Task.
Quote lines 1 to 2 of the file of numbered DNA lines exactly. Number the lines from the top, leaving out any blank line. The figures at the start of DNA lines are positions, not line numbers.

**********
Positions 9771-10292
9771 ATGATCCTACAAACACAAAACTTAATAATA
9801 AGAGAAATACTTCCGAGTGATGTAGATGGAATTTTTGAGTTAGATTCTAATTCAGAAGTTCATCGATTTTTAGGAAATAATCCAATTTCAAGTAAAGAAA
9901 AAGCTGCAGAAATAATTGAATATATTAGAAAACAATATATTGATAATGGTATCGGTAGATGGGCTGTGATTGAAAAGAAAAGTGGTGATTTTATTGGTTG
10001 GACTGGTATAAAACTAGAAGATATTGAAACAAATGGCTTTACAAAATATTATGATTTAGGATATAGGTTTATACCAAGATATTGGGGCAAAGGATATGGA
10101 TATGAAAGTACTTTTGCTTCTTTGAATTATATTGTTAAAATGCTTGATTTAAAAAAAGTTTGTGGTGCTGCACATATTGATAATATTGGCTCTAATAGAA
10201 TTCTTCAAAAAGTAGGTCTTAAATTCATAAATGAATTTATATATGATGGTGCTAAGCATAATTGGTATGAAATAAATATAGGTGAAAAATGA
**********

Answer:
Positions 9771-10292
9771 ATGATCCTACAAACACAAAACTTAATAATA